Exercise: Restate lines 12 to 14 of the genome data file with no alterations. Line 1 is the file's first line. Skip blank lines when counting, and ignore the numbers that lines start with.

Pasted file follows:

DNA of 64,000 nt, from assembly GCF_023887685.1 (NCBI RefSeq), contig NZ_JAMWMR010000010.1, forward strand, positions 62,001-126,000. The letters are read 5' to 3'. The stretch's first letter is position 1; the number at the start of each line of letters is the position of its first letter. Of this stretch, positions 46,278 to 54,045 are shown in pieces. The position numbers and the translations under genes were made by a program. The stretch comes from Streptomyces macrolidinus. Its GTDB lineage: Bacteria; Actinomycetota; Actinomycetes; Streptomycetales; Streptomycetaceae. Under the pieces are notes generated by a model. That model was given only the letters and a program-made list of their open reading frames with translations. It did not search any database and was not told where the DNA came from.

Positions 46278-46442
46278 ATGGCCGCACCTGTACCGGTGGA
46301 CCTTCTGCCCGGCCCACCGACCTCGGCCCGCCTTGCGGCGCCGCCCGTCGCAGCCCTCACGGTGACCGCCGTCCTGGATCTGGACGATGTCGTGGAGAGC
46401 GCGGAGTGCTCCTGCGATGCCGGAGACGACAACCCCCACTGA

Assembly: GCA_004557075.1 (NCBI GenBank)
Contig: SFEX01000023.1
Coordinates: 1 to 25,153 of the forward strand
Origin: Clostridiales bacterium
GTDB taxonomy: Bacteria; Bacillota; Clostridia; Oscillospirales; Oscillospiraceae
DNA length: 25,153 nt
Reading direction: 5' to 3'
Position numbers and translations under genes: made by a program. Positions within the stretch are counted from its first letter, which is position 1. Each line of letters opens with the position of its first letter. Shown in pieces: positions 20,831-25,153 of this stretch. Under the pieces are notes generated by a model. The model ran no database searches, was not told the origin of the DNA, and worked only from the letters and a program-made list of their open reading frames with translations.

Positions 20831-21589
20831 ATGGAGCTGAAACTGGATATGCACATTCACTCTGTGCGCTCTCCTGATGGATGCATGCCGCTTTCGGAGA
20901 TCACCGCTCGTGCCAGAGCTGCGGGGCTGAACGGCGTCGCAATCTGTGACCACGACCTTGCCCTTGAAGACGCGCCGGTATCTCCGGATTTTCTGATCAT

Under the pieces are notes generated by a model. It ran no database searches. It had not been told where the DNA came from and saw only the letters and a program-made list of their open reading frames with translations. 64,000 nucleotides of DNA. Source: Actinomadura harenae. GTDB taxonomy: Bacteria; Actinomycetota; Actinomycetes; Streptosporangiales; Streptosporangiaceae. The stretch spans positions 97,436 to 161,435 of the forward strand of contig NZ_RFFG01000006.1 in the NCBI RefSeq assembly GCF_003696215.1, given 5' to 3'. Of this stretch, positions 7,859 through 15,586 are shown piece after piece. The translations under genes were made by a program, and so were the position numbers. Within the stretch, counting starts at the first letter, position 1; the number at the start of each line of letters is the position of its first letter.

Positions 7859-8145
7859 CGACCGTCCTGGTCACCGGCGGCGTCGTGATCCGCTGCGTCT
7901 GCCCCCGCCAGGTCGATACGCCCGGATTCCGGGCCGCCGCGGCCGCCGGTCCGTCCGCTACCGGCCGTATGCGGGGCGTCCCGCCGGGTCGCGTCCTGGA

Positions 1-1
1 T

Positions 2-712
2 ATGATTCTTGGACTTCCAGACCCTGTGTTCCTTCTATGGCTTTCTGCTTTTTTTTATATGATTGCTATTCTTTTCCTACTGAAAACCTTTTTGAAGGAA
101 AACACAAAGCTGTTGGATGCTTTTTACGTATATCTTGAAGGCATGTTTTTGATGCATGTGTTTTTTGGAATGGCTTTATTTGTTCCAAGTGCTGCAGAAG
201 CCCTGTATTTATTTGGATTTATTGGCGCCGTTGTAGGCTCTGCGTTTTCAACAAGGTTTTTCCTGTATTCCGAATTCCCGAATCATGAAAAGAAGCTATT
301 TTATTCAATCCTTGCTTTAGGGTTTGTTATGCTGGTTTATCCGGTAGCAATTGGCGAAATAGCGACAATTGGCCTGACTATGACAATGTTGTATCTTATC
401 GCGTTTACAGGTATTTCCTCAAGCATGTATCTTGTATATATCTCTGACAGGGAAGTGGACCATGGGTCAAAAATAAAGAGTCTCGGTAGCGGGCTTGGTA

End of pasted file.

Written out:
Reading direction: 5' to 3'
Position numbers and translations under genes: made by a program. Positions within the stretch are counted from its first letter, which is position 1. Each line of letters opens with the position of its first letter. Shown in pieces: positions 20,831-25,153 of this stretch. Under the pieces are notes generated by a model. The model ran no database searches, was not told the origin of the DNA, and worked only from the letters and a program-made list of their open reading frames with translations.

Positions 20831-21589